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That argument is fallacious because guns (depending on the country) can be legally used for hunting, sport, or self protection. Shiho's poison (in its current state) is only useful as a murder weapon. Making a poison unintentionally when researching new pharmaceutical compounds is not illegal (otherwise the medicine industry would be in trouble from all the failed anti-cancer drugs). The difference is though that regardless of the original intent, it was tested as a poison to see how effective it would be, refined, and manufactured into capsules dosed to kill humans, and it was used to murder people. I assume Shiho did the testing, refining, and dosing which makes her accomplice to murder.

As much as that is true, we don't know what is on paper. A smart lawyer would say that she was making another drug for a different purpose and she mistakenly made a poison that was perverted by the organization that she was basically forced to join, citing the consequences of leaving (murder of her sister), and that she only continued to work for the org to protect her sister which failed, at which point she tried to kill herself with the very poison they forced her to test after mistakenly stumbled upon. Not only that, but she has already left. She doesn't tell Kudo things, in all likelihood, to protect him from an organization that he has no hopes of beating at the current time.

Also... There are other purposes for trying to incite apoptosis... Hell, she could make the argument that she was trying to make a new cancer drug to target growths and incite apoptosis. When the org found out that a non-targeted version could kill, they forced her to concentrate on that.

Not only that... But scientists doing research are rarely if ever tried for murder. If that were true then the scientists who worked on WMDs would have been arrested for war crimes. Or the scientists who weaponized certain diseases would have been arrested for murder as well. Their intent was surely to kill, and in mass numbers through biological warfare. There are reasons why they aren't. Because doing research for knowledge can be taken several ways. Unless the scientists actively did trials on humans (which they didn't as far as I know, but they were involved in the investigation of whether or not it killed Kudo, but that could have been theoretically out of their control and forced to investigate), all they can prove is that the scientists were creating a new powerful rat poison.

Combine all of that with the fact that she defected and became an enemy of the BO, the FBI or any other agency would be more likely to cut her a deal in exchange for her testimony against the BO.

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Not only that... But scientists doing research are rarely if ever tried for murder.

http://www.bmj.com/content/313/7070/1413.full

Unless the scientists actively did trials on humans (which they didn't as far as I know, but they were involved in the investigation of whether or not it killed Kudo, but that could have been theoretically out of their control and forced to investigate), all they can prove is that the scientists were creating a new powerful rat poison.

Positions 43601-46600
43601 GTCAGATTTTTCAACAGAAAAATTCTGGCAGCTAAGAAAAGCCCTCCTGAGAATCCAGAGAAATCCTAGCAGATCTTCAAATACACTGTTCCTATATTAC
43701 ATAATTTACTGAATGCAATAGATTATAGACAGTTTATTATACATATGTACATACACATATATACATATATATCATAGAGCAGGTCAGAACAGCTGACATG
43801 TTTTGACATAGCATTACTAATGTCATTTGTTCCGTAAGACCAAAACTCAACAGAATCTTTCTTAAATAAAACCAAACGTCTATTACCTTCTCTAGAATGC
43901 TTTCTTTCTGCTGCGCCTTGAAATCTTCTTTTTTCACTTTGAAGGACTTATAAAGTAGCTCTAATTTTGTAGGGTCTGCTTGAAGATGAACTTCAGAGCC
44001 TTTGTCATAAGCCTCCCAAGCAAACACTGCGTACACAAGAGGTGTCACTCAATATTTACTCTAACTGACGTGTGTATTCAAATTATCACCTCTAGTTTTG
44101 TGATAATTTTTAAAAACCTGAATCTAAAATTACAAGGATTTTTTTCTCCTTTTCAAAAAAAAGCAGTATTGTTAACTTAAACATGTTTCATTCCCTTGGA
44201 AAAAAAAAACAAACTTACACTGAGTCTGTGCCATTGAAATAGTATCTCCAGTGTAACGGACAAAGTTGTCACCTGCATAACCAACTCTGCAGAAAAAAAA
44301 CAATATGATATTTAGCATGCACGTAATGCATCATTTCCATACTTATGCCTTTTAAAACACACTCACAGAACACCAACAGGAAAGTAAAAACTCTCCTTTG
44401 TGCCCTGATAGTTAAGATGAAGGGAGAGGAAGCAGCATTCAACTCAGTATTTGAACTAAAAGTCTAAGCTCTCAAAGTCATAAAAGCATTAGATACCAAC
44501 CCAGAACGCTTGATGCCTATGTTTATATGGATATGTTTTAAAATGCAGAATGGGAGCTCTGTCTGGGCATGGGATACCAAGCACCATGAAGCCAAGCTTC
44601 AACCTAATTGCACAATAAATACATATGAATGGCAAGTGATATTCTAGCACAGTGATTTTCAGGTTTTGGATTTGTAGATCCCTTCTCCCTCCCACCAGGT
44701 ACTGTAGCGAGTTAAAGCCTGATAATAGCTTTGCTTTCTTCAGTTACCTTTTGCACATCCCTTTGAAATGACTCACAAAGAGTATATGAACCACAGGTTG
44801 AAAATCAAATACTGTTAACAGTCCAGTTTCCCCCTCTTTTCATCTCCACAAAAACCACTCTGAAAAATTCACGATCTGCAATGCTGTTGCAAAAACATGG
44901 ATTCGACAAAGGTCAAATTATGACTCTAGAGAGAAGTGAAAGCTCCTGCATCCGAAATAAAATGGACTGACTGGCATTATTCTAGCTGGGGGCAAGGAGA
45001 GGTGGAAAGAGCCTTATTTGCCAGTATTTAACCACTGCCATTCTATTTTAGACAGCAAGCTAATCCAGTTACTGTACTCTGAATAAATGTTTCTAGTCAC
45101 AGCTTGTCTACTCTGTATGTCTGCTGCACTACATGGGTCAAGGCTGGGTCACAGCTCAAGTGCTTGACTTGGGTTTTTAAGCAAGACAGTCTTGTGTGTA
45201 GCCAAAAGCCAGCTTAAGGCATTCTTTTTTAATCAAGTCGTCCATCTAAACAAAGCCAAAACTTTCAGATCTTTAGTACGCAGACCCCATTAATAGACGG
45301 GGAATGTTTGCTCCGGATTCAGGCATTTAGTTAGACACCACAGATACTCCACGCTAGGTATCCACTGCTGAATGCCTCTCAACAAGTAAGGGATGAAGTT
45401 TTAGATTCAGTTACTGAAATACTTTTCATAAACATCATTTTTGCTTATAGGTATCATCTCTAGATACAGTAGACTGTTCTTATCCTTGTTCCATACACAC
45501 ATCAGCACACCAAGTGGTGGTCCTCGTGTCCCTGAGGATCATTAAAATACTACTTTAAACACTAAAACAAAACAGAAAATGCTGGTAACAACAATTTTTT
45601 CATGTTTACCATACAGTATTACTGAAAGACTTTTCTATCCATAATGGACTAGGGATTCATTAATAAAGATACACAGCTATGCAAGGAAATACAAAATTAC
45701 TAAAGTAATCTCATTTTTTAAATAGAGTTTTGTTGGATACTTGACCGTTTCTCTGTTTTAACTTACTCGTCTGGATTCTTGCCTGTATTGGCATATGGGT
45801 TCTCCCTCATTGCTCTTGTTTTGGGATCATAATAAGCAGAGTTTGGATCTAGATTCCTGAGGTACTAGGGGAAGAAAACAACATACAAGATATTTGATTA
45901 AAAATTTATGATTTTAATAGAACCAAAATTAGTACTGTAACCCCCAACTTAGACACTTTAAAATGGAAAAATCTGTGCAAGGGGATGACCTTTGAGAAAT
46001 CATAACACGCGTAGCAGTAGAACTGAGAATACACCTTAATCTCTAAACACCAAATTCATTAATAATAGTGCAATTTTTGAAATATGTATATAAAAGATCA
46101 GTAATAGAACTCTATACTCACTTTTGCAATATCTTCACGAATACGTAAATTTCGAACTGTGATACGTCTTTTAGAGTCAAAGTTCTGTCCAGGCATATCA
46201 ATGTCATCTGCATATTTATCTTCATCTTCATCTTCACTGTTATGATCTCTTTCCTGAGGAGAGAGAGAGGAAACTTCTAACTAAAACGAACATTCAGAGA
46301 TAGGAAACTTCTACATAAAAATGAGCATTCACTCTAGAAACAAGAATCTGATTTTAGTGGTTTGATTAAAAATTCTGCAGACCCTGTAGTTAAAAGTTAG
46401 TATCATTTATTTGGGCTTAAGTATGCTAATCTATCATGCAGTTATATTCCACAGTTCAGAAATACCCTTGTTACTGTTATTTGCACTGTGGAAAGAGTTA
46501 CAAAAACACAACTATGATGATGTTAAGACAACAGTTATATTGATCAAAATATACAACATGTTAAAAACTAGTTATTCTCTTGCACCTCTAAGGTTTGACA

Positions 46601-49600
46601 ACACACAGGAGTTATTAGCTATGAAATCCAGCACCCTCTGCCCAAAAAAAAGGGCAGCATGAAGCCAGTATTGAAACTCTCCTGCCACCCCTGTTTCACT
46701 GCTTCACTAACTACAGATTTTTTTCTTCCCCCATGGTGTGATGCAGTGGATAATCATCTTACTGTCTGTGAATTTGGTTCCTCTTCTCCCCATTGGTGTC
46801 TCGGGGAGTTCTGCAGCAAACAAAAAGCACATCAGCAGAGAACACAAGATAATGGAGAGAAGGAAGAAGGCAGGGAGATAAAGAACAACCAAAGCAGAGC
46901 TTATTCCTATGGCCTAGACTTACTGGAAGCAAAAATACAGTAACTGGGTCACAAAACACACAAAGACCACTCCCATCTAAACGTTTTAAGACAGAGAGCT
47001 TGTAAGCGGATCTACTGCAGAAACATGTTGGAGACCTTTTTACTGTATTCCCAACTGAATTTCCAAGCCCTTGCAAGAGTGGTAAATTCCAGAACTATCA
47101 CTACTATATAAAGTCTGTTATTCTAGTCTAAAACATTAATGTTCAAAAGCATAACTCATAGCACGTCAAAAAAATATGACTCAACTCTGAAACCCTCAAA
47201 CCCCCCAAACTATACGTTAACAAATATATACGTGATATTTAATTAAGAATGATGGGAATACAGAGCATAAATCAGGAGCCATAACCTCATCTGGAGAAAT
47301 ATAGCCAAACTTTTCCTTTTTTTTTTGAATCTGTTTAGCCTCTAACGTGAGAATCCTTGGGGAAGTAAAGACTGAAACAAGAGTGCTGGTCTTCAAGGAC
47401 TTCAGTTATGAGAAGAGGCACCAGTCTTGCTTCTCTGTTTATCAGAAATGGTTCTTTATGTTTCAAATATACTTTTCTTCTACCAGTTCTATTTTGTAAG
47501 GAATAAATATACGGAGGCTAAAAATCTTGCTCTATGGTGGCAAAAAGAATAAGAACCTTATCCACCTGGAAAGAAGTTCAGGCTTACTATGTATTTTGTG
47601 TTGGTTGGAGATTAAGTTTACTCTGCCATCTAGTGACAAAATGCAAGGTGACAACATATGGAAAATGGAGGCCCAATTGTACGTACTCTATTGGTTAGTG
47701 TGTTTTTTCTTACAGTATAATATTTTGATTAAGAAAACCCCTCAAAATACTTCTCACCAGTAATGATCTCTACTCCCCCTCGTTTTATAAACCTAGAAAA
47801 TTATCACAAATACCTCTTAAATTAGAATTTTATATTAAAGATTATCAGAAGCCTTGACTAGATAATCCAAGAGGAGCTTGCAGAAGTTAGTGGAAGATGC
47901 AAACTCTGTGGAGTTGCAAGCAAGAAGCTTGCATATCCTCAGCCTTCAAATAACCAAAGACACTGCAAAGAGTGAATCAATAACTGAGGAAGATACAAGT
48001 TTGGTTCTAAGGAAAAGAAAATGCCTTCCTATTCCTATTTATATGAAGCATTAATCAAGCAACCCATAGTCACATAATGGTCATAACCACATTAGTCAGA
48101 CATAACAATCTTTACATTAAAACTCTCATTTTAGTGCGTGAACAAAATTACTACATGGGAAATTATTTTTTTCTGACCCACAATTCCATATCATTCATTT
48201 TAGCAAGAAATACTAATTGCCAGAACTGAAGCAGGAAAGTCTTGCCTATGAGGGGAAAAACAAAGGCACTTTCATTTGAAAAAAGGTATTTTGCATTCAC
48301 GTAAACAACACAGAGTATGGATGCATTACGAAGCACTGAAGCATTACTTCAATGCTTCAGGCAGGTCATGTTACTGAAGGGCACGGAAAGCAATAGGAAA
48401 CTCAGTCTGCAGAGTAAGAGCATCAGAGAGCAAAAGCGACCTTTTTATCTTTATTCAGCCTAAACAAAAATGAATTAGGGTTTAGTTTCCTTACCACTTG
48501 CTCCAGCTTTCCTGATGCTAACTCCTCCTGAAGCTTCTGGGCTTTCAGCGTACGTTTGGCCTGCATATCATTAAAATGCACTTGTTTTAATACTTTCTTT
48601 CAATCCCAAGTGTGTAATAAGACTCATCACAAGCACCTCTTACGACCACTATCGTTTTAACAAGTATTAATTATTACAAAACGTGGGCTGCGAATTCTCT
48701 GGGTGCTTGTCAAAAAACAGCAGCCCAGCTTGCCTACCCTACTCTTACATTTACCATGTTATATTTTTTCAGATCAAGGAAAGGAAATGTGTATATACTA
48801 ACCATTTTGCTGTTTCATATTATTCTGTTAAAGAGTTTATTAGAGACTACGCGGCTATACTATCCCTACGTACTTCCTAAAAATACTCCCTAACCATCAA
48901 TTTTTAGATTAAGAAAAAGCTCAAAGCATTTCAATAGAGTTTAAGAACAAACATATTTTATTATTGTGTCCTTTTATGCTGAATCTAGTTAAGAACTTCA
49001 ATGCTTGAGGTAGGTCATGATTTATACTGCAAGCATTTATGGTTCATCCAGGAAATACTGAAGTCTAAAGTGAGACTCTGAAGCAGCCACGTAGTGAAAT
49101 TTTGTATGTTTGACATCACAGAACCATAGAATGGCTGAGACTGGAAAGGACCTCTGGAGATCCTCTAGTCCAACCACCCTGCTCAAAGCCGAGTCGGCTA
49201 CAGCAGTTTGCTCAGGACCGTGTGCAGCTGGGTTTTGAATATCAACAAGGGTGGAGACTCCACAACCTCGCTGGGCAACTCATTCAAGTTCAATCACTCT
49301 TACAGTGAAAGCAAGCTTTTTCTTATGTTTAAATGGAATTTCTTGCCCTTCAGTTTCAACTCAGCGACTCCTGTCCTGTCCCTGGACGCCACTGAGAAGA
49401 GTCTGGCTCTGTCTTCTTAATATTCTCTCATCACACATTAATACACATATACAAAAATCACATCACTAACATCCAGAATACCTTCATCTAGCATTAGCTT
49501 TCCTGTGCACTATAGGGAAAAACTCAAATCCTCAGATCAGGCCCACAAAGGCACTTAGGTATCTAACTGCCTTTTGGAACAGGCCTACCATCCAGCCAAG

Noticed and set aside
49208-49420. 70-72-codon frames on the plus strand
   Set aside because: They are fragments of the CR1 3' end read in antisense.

The Organization generated documents pertaining to the testing of APTX on Numabuchi Kiichiro. Presumably, there are also documents relating to how Shiho decided how much would be enough to kill a person and the creation of pills with a human lethal dose. Courts aren't stupid; if prosecutors can come up with any sort of even circumstantial evidence that the drug was going to be used on a human, they'll use it in trial. The existence of human lethal doses in capsules for people in an organization of assassins in more than enough proof for the court to consider. Add the paperwork in and you have a good case.

Combine all of that with the fact that she defected and became an enemy of the BO, the FBI or any other agency would be more likely to cut her a deal in exchange for her testimony against the BO.

I believe she would likely receive a plea bargain for being forced to develop the drug, defecting, and providing information, but legally I believe she was still in the wrong and if you were to consider a hypothetical scenario that she was arrested while still in the Organization before she boycotted, she would be prosecuted.

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http://www.bmj.com/content/313/7070/1413.full

The Organization generated documents pertaining to the testing of APTX on Numabuchi Kiichiro. Presumably, there are also documents relating to how Shiho decided how much would be enough to kill a person and the creation of pills with a human lethal dose. Courts aren't stupid; if prosecutors can come up with any sort of even circumstantial evidence that the drug was going to be used on a human, they'll use it in trial. The existence of human lethal doses in capsules for people in an organization of assassins in more than enough proof for the court to consider. Add the paperwork in and you have a good case.